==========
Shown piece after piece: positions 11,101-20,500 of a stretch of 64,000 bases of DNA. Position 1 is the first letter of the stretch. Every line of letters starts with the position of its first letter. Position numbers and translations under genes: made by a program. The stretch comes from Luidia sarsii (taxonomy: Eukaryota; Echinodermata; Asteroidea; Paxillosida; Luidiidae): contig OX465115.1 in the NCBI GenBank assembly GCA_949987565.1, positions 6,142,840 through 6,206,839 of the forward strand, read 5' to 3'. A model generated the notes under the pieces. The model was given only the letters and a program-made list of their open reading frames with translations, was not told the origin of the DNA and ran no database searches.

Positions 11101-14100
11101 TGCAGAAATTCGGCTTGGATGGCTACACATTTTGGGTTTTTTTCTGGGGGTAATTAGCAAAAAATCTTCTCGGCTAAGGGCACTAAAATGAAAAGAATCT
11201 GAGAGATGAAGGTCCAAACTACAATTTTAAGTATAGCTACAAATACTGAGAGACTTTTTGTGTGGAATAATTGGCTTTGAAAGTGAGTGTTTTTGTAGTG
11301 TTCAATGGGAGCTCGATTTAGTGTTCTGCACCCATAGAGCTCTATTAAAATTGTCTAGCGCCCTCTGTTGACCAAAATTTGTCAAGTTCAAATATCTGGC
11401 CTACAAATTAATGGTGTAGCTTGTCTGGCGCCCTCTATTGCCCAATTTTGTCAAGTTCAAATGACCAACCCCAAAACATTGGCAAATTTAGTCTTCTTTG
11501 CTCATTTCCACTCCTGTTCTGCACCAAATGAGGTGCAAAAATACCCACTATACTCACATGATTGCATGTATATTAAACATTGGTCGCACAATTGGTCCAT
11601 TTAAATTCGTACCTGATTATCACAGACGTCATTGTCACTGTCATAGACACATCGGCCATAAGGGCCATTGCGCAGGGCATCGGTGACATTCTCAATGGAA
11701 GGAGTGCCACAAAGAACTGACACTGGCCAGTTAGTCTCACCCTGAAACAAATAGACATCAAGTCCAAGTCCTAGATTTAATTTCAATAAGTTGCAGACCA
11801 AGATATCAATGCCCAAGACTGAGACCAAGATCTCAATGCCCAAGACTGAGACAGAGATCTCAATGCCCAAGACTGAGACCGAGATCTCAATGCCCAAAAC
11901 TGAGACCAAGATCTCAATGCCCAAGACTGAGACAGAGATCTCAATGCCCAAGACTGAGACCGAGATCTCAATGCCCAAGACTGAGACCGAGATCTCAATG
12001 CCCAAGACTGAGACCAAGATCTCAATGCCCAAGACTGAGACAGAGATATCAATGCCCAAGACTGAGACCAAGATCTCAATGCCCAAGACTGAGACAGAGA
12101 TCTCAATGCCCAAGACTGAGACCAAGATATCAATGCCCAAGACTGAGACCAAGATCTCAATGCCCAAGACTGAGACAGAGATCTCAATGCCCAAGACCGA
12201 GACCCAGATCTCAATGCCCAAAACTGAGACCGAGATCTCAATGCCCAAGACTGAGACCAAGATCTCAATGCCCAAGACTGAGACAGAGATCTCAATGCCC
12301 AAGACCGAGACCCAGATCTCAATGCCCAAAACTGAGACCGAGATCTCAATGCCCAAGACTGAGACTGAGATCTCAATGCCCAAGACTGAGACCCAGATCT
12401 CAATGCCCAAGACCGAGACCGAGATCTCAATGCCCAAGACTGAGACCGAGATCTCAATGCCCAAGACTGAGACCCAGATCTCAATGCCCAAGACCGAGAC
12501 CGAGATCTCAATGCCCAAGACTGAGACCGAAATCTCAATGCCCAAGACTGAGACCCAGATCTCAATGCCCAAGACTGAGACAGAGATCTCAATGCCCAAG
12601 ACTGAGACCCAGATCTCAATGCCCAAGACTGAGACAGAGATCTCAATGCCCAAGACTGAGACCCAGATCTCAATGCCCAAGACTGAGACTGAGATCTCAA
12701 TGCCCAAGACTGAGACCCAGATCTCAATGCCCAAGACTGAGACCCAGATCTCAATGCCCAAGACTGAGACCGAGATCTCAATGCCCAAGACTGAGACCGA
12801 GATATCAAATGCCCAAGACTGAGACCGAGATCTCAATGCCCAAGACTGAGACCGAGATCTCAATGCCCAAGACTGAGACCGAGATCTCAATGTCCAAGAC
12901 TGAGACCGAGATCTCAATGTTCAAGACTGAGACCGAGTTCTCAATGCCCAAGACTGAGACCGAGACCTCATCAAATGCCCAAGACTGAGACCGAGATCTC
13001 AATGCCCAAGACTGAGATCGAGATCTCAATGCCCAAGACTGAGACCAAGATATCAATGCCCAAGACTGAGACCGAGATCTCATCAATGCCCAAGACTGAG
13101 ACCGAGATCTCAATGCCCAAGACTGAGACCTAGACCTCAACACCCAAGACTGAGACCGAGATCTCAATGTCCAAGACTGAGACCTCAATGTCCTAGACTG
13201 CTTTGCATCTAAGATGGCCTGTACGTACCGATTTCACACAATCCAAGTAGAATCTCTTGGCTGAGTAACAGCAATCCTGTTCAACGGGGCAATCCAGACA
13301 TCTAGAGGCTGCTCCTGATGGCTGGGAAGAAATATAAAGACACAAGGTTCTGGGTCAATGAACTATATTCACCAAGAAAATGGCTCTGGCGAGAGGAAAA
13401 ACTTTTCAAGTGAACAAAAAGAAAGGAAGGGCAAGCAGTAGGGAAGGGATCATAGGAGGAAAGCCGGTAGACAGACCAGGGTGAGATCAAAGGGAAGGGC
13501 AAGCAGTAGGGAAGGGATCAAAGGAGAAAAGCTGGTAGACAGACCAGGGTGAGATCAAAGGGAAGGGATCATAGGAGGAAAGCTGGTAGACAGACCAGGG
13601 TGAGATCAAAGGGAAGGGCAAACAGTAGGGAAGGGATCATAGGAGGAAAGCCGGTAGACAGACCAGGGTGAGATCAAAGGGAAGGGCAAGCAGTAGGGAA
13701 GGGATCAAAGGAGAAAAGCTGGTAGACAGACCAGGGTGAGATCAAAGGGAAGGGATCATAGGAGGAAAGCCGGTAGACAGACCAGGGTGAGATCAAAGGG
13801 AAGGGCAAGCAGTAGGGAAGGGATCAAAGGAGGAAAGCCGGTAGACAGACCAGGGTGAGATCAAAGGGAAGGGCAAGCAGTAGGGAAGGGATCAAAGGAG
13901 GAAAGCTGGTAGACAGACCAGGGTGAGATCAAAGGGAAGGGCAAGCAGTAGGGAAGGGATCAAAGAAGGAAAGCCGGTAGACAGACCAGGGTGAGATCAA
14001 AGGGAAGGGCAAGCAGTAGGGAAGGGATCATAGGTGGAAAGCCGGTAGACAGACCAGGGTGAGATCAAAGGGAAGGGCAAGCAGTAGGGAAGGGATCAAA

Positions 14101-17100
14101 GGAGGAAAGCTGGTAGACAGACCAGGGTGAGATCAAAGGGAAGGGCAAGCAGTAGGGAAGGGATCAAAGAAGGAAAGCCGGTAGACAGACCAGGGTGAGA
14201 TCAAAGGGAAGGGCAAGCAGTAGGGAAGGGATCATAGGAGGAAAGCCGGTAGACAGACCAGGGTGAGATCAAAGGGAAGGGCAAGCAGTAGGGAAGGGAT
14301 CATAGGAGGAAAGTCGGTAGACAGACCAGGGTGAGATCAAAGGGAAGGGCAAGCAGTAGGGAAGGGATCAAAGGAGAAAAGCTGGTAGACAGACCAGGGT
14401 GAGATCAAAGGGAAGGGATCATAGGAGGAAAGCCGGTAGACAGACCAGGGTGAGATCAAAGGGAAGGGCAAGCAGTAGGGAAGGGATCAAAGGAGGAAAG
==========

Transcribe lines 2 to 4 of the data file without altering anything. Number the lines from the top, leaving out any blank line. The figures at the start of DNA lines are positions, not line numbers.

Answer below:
Positions 11101-14100
11101 TGCAGAAATTCGGCTTGGATGGCTACACATTTTGGGTTTTTTTCTGGGGGTAATTAGCAAAAAATCTTCTCGGCTAAGGGCACTAAAATGAAAAGAATCT
11201 GAGAGATGAAGGTCCAAACTACAATTTTAAGTATAGCTACAAATACTGAGAGACTTTTTGTGTGGAATAATTGGCTTTGAAAGTGAGTGTTTTTGTAGTG